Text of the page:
The other day I stumbled onto an old Google Talk conversation with a friend, from about a year ago. The conversation went something like this:
Friend: I lurked at the Tweetspeak Twitter party last night.
Me: I can’t do the Tweetspeak. Too confusing.
Friend: I was lost. I’m too literal.
Me: L.L. tagged me on Facebook to come but I was busy that night. Lucky me. [smiley face] Poetry is nonsense. And cryptic.
Had anyone suggested that within months I would not only begin to write that cryptic nonsense we call poetry—in the privacy of my dark basement office, but also out in the light of day—posting poetry on my blog, incorporating poetry into my work as a claims adjuster, and even contributing to a poetry site, we both would have laughed all the way into the next week.
No one would dare suggest I would have a growing collection of volumes overflowing with such cryptic nonsense by the likes of Pablo Neruda, Dylan Thomas, Adrienne Rich, Leonard Cohen and even our own Twitter poetry party host L.L. Barkat on my desk.
That would be its own kind of nonsense.
But it’s true. Here I am—proof that it could happen.
It just takes starting, and sometimes, a light nudge from someone who knows a little better than you.
We’re spending the next four weeks with Kim Addonizio and her book, Ordinary Genius: A Guide for the Poet Within. Addonizio tell us that it’s okay to “dare to be a beginner—unsure and clumsy at first, but having a good time and doing your best to learn.” She tells the story of taking trapeze lessons and, despite the dread of climbing a tiny ladder into the sky and falling face-first into the net, discovering she loved the flight.
Once I was there, my mind was completely focused. There was too much energy running through me, too much concentration on whatever trick I was learning, to allow anything else into my head. It was complete presence, and that is addicting. Trapeze was beautiful for its own sake, whether or not I ever performed for anyone besides my instructor and other students. It was skill and grace and daring, and it was thrilling.
With as little as half an hour a day, a notebook, and some poems for “company and inspiration, ” Addonizio promises we could begin to do this thing.
One way she suggests she suggests is to begin with a short sentence (a whole poem can feel like too much sometimes) which may even contain “all the qualities of a poem—a quick, perfectly executed brushstroke that surprises and delights, that’s full of mystery and meaning, and set to a rhythm that sings.” This form, invented by poet Allen Ginsberg and featured at AmericanSentences.com, is a single sentence of seventeen syllables.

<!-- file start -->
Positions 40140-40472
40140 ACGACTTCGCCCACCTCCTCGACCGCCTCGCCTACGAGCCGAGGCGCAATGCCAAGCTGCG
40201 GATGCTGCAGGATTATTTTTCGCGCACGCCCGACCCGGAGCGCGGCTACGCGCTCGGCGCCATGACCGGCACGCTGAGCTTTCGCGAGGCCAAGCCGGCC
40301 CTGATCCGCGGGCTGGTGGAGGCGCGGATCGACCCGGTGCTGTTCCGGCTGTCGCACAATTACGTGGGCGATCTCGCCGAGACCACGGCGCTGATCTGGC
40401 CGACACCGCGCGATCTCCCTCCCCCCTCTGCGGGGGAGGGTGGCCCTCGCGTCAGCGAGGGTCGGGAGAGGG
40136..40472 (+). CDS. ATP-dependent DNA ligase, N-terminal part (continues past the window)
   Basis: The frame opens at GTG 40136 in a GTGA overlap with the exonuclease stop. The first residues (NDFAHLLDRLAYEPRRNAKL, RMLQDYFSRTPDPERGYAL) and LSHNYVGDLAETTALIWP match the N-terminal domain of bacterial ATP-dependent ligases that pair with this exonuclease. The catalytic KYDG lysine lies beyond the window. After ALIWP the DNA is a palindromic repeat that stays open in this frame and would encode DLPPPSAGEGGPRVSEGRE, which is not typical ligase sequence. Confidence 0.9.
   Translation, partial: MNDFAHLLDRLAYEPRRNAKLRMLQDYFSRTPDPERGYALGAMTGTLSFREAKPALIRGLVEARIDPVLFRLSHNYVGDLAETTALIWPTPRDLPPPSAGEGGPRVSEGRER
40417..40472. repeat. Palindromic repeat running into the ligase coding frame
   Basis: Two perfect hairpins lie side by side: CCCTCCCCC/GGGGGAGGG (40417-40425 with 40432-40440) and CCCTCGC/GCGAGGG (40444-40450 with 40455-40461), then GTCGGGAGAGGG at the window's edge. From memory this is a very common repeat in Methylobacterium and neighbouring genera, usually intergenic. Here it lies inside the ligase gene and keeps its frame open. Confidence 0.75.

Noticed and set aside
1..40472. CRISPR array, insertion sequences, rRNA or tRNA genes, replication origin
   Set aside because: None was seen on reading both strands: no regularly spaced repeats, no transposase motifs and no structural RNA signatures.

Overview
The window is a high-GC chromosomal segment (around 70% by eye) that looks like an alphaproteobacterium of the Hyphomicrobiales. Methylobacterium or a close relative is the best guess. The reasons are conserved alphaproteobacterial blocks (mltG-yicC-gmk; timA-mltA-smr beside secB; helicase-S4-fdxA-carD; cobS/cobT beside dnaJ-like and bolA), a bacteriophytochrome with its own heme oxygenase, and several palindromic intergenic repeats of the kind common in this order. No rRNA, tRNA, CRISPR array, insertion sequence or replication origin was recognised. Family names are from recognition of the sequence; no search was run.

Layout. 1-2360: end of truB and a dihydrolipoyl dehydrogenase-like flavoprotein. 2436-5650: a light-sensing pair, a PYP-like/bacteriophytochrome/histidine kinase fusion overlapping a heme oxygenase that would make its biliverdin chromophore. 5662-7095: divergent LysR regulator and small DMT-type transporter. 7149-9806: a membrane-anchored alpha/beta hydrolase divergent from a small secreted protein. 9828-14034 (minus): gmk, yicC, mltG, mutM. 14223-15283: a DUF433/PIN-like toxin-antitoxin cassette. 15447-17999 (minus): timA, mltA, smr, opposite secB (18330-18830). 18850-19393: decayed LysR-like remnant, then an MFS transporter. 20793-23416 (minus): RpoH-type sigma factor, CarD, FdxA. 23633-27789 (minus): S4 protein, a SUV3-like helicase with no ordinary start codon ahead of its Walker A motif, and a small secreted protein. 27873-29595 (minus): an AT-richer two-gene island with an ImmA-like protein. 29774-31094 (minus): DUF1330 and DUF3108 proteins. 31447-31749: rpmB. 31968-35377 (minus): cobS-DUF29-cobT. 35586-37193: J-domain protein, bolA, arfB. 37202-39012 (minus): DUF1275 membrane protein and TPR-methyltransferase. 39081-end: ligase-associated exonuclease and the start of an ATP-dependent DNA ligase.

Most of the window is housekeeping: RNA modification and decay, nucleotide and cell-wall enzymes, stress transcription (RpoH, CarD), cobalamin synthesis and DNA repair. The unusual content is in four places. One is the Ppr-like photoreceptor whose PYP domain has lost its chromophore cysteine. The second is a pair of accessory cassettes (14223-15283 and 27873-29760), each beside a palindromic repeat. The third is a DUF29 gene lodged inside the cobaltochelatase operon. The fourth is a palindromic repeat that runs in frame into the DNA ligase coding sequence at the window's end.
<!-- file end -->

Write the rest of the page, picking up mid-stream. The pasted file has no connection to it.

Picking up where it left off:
I played around with American Sentences while shivering in the bleachers during a crisp fall night of Friday night football:
The leaves turned their jackets inside out, unzipping in the autumn wind.
It’s hard to score when the ball wants the arms of the wrong colored jersey.
How can two people stand so close yet not hear a word the other says?
Eating ice cream is not the best way to work down a blistering chill.
Addonizio provides several prompts to start a poem—using a first or last line from another poem, “falling in love” with the first object you see, writing from a memory or writing to the future. I played with the prompt, “Start from Language, ” taking six nouns, five verbs and three adjectives from another poem and adding other words as needed to create a new poem. (I was also supposed to match the rhythm of the original poem, but I neglected to read all the directions first.)
In the heavy silences of night
the glittering calligraphies unravel
under the weather.
Like wanderers who walk
and walk and walk
they neither spell
with the silky ache
they are pressed
Now it’s your turn. Where did you begin this week? Was there a prompt or two you particularly enjoyed? Perhaps you’d share your poem(s) in the comment box. If you post at your own blog, please include the link in the comments as well as we can share with you.
And to help you plan for the coming weeks:
September 26: Part I: Entering Poetry (through Chapter 4)
October 3: Part I: Entering Poetry (Chapters 5-10)
October 10: Part II: Inner and Outer Worlds
October 17: Part III: The Poem’s Progress
October 23: Part IV: Toward Mastery
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